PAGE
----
Ordinary train staff and ticket (OTST) or (OTS&T)[edit]

Ordinary train staff sections[edit]

Some low traffic lines dispensed with Tickets and became Ordinary Train Staff sections (OTS).

Electric train staff (ETS)[edit]

These came in two sizes, large and miniature.

Manual block system[edit]

Authority to occupy a block is conveyed to trains by the use of wayside signals manually controlled by human operators following various procedures to communicate with other block stations to ensure separation of trains.

Telegraph block[edit]

Used on multiple track sections whereby the passage of trains from one point to the next was controlled by instruments connected by telegraph wires. Used extensively in Australia.[1]

Telephonic block[edit]

In this system, the occupation of a given section of track between two stations is agreed between its station masters, via telephone, for greater safety there can be additional layers of protection; for example, a regulating post, with supervisory powers connected to all the stations in a line; timetable (Portugal); and/or computer assistance (France).

Portugal, Spain and France still use this system on at least some main lines, although the total length of track governed by this system is decreasing rapidly due to its labour intensity and its inherent perceived lack of safety, relying as it does primarily on human communication (sometimes involving more than just the two station masters at each end of the block) and simple railway interlockings at the stations.

In Portugal, the telephonic block was the main safety system across the national railway network until the mid-1990s due to lack of resources. Thus, it evolved to try to provide multiple layers of safety on busy single-track lines with diverse train types, albeit at the cost of high levels of staffing; in the Portuguese system, although the authority of train movement on the main lines is the sole responsibility of the stations along those lines, a regulating post oversees them and, in case of disagreement, instructs stations as to how the traffic should be organised. On the other hand, each train timetable indicates all interactions with other trains (e.g. crossings with other trains; trains that they overtake; trains that overtake them) clearly marked at the stations at which those interactions should occur. Any deviation from that—arising, for example, from delays or extra trains—must be provided to the train crews in writing, despite the general practice that, when two trains cross, they both stop at the nearest station, this system allows for good average speeds for fast trains similar to those on an automatic-signalling line. However, if minor delays occur and then proliferate, longer delays can arise as the system's additional safety mode is invoked (i.e. the paperwork-intensive process of updating train-movement instructions to reflect the altered crossing patterns). Such delays would not happen, at least not for the same reason, on an automatic-signalling line.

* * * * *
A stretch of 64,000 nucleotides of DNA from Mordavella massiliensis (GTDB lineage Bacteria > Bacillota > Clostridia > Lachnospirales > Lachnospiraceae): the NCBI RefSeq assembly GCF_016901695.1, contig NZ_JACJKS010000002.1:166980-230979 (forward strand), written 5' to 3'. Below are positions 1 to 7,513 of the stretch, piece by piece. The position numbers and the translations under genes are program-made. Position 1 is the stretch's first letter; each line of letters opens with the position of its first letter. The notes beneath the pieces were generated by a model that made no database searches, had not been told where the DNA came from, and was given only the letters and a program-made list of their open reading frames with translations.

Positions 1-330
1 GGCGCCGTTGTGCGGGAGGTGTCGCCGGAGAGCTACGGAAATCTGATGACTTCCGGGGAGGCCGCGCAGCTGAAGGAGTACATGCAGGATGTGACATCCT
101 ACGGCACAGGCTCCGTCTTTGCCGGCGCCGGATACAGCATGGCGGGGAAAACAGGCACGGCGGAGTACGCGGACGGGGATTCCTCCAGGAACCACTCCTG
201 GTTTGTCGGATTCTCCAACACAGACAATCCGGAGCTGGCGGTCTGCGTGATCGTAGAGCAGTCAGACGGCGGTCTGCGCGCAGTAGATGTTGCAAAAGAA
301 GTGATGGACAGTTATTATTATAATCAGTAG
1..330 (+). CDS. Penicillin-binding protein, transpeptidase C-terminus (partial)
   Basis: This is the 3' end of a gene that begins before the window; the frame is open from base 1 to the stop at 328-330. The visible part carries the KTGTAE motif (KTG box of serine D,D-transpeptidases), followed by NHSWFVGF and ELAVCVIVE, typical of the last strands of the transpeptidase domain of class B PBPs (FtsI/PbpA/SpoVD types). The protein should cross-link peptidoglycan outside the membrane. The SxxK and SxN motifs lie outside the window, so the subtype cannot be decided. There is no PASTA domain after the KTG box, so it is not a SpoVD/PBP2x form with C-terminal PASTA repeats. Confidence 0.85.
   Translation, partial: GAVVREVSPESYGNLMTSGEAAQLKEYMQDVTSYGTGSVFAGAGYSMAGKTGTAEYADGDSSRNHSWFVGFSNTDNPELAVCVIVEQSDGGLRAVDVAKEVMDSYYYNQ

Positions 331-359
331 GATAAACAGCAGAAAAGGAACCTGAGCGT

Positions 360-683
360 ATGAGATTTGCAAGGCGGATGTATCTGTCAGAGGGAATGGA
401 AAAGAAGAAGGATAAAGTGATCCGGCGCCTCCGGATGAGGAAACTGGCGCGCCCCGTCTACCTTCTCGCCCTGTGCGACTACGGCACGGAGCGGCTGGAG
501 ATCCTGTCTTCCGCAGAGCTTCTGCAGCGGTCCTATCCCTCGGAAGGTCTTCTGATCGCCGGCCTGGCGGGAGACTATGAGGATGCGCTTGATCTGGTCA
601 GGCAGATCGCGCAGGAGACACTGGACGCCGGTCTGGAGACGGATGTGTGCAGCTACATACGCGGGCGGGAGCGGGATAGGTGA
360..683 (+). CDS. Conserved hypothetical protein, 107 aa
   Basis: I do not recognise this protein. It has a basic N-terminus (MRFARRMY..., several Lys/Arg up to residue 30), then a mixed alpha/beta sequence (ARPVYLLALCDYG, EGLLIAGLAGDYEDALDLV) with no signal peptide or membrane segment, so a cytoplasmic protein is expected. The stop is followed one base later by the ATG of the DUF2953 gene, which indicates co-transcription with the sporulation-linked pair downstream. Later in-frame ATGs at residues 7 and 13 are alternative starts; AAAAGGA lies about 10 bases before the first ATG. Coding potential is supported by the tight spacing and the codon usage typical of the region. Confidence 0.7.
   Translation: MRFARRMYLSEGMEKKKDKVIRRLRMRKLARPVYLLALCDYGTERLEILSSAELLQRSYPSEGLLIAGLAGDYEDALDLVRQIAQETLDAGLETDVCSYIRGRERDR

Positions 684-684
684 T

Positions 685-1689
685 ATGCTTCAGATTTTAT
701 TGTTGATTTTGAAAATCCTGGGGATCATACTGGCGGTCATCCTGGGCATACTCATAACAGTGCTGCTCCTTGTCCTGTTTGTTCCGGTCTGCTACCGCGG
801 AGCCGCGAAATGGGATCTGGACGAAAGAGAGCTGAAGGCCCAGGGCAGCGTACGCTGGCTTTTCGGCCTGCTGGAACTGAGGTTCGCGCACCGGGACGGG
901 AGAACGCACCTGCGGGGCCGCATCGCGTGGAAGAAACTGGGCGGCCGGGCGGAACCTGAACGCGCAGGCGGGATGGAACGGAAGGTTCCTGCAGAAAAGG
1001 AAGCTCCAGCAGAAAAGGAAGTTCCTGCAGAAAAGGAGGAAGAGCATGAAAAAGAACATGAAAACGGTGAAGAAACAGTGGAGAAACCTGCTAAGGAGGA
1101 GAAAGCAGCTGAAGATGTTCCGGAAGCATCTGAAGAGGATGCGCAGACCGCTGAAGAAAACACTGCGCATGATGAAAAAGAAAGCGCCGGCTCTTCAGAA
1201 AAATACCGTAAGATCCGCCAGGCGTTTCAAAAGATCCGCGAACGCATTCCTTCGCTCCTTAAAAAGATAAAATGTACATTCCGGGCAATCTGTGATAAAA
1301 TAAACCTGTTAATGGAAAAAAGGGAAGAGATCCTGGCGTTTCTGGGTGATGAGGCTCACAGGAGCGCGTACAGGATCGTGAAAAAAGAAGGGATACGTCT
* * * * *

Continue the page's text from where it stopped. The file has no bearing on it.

In general, the system dictates that a block is assumed to be closed; that is, permission must be obtained before a train is allowed to enter a block at one station en route to the other. However, in France, on multiple tracks, the block is usually open in unidirectional track sections, that is, after a station confirms that a previous train has vacated the block, the next train travelling in the same direction can immediately enter the block, with the station master at the entry station informing the exit station of the time that the train entered the block.

Tokenless block[edit]

This a system for use on single track railways, which requires neither the use of tokens nor provision of continuous train detection through the section, the signalling is designed such that the controlling signals will only allow one train to enter the line. The signalman at the far end of the section must visually check that the whole train has left the section and not become divided.[2]

See also[edit]

References[edit]

  1. ^ "Bulletin". Australian Railway Historical Society. March 1961. pp. 43–51. 
  2. ^ "Railway Group Standard GK/RT0051" (PDF). RGSOnline.co.uk. p. D1.